“It’s a huge operation, and there could be a few hundred people involved throughout all stages. It’s a massive undertaking.”
She adds: “The orchestra and choir record a full script in a matter of days, the orchestra is contracted in for the recording dates, but it takes months to prepare.
“I was a composer on (World of Warcraft expansion) Warlords of Draenor and it took seven of us to write it all. The length is based on how many minds you have and the required amount of music.”
The process differs from scoring a film in that composers usually only begin working on a movie soundtrack when the movie is edited and almost finished. In gaming, they get in at the start, usually at the stage where concept art is still being developed.
“It’s much more of a collaborative process. We give music to the animators as they create artwork, or they could create something and feed it to us (for inspiration),” Noone says.
“The deadlines aren’t as scary as they are for film, you can luxuriate a bit.”
Blizzard’s games, all of which have millions of players, have music at the core of the experience they offer, according to Noone. The score often elevates the game.
“I’ve met people who tell me about a scene from World of Warcraft where they were playing with a relative who is no longer alive, and whenever they hear the music they think of them,” she says.
“When people play these games, and are immersed in them for a long time, they become part of the soundtrack of their life. It helps people cast off their daily life and get into the fantasy realm.”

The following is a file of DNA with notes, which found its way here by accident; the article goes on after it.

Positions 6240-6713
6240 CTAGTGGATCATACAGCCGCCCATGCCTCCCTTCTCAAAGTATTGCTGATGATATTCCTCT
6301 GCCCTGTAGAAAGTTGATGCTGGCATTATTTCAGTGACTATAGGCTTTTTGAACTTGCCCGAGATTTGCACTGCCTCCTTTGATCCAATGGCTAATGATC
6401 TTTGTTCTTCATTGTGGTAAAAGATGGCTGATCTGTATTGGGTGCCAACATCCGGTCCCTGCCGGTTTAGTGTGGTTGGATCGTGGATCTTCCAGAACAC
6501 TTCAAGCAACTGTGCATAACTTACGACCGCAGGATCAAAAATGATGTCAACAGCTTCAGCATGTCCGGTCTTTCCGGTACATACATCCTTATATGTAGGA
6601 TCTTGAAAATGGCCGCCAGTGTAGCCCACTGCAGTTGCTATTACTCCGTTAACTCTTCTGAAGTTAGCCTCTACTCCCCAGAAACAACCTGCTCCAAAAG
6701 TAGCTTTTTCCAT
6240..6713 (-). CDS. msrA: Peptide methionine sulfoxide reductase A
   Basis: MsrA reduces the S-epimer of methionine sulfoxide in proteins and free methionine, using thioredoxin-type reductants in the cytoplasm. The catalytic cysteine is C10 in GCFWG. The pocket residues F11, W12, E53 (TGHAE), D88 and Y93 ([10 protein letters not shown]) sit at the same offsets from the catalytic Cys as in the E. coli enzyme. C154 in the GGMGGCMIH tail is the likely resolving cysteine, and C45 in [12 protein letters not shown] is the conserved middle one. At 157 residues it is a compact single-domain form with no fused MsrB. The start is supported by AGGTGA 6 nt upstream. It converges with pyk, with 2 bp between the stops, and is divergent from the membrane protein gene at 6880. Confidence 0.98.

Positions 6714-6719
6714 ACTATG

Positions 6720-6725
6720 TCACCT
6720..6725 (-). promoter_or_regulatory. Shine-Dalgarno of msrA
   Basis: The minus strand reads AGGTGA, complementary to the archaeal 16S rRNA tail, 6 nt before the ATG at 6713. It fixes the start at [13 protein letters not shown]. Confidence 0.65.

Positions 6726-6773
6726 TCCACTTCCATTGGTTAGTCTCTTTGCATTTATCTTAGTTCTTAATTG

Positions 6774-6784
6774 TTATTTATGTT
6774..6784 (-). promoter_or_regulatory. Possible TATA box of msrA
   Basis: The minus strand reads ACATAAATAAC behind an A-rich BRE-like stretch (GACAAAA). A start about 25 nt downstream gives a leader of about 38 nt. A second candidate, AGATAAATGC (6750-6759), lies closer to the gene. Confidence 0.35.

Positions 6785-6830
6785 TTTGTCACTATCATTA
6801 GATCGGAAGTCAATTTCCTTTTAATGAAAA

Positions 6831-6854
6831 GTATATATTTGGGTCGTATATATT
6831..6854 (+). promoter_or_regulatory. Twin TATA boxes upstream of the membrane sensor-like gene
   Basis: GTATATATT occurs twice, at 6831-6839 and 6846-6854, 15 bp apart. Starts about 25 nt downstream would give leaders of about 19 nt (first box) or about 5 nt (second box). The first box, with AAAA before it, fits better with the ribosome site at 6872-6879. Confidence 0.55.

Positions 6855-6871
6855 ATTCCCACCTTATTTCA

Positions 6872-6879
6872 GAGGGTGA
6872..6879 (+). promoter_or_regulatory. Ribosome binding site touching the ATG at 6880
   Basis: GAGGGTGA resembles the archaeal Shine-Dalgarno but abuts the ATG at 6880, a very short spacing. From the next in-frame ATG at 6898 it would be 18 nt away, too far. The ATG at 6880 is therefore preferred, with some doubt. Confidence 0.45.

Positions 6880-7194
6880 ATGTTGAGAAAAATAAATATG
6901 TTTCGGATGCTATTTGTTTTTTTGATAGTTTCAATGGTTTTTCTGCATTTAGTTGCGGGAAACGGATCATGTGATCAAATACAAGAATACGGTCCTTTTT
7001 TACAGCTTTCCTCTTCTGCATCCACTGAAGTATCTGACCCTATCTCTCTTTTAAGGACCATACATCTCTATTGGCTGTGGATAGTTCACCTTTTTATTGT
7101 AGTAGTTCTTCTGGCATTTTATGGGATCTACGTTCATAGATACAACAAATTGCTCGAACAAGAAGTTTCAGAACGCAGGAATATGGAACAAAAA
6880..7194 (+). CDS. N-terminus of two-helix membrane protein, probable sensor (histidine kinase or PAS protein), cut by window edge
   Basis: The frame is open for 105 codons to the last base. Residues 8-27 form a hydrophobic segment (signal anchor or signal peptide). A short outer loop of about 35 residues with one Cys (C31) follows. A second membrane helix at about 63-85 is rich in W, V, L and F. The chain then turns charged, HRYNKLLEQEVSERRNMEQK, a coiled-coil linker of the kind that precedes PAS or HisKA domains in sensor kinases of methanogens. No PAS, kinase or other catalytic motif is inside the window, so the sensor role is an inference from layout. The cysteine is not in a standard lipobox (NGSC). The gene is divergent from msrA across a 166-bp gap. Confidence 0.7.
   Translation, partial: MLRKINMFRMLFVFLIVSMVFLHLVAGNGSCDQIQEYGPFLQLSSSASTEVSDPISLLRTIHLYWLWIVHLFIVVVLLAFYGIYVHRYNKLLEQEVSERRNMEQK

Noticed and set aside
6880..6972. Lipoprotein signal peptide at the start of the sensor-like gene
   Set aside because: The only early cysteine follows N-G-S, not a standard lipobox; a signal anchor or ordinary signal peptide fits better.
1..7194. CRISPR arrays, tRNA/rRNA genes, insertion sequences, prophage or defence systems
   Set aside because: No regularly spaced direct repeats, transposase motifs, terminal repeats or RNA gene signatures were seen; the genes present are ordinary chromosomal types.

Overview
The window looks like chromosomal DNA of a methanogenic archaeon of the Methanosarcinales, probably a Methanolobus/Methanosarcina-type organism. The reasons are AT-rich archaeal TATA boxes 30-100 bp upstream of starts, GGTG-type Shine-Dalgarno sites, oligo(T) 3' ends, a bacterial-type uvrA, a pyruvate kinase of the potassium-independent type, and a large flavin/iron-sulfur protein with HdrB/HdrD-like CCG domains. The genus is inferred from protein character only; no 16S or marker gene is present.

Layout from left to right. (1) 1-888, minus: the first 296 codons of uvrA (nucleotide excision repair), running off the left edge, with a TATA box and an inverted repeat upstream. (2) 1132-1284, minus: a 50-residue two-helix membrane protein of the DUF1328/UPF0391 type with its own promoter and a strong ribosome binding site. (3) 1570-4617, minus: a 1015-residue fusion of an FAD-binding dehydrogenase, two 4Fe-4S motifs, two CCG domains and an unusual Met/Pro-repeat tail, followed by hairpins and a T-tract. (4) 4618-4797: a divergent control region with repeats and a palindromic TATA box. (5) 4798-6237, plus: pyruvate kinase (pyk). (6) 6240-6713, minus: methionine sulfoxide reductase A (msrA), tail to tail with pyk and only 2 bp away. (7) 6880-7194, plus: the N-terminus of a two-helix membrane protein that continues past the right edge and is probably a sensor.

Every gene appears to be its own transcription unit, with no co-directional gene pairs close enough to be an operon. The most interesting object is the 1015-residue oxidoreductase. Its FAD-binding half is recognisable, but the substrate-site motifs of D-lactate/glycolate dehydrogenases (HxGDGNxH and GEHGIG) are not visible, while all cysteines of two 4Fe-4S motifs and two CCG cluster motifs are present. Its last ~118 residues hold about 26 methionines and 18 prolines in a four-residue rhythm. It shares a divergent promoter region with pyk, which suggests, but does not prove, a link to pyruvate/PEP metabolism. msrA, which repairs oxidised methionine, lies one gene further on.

Ireland’s game industry
Despite her base in the US, Noone’s ambition is for developers in Ireland to produce games of a similar quality and scale to those being made overseas.
The country has a burgeoning indigenous industry, including the likes of Digit Game Studios and ’middleware’ outfits like Havok.
However, Noone thinks that Ireland is just starting to realise its potential in the games sector.
“As someone who left Ireland 12 years ago, and is back about four or five times a year, (the games industry) seems like a perfect fit for the country,” she says.
“It is tertiary skill-level based. It brings together all the arts; writers, directors, musicians, along with the tech side of things. We don’t need to compete with factories in China.
“I feel that we haven’t made a concentrated approach to taking a swipe at that business.”
The composer says that there are many talented Irish people working in the industry, but they are too dispersed.
“Talented people here can’t know what it’s like to work in a triple-A environment (on blockbuster games) unless there is the infrastructure,” she says.
Ireland doesn’t need to spend big on developing giant studios. According to Noone, we can develop a “boutique” industry – with some state support – that would still be able to compete with the major players.
However, despite a 2011 government plan to make Ireland a hub for the games industry, there has been little support to back up the rhetoric since.
Comparing the games industry to film, Noone pointed to the millions of euro in taxpayer funding that filmmakers get through the Irish Film Board.
She says that the government should look at providing funding to games companies to help them attract and retain skilled workers.
“I don’t want to take away anything from film, but there is basically nothing for video games. It seems illogical as there are skills crossovers with the film industry.
“In the end, it’s about having the money to bring some guys home, set up some studios and help indigenous studios.”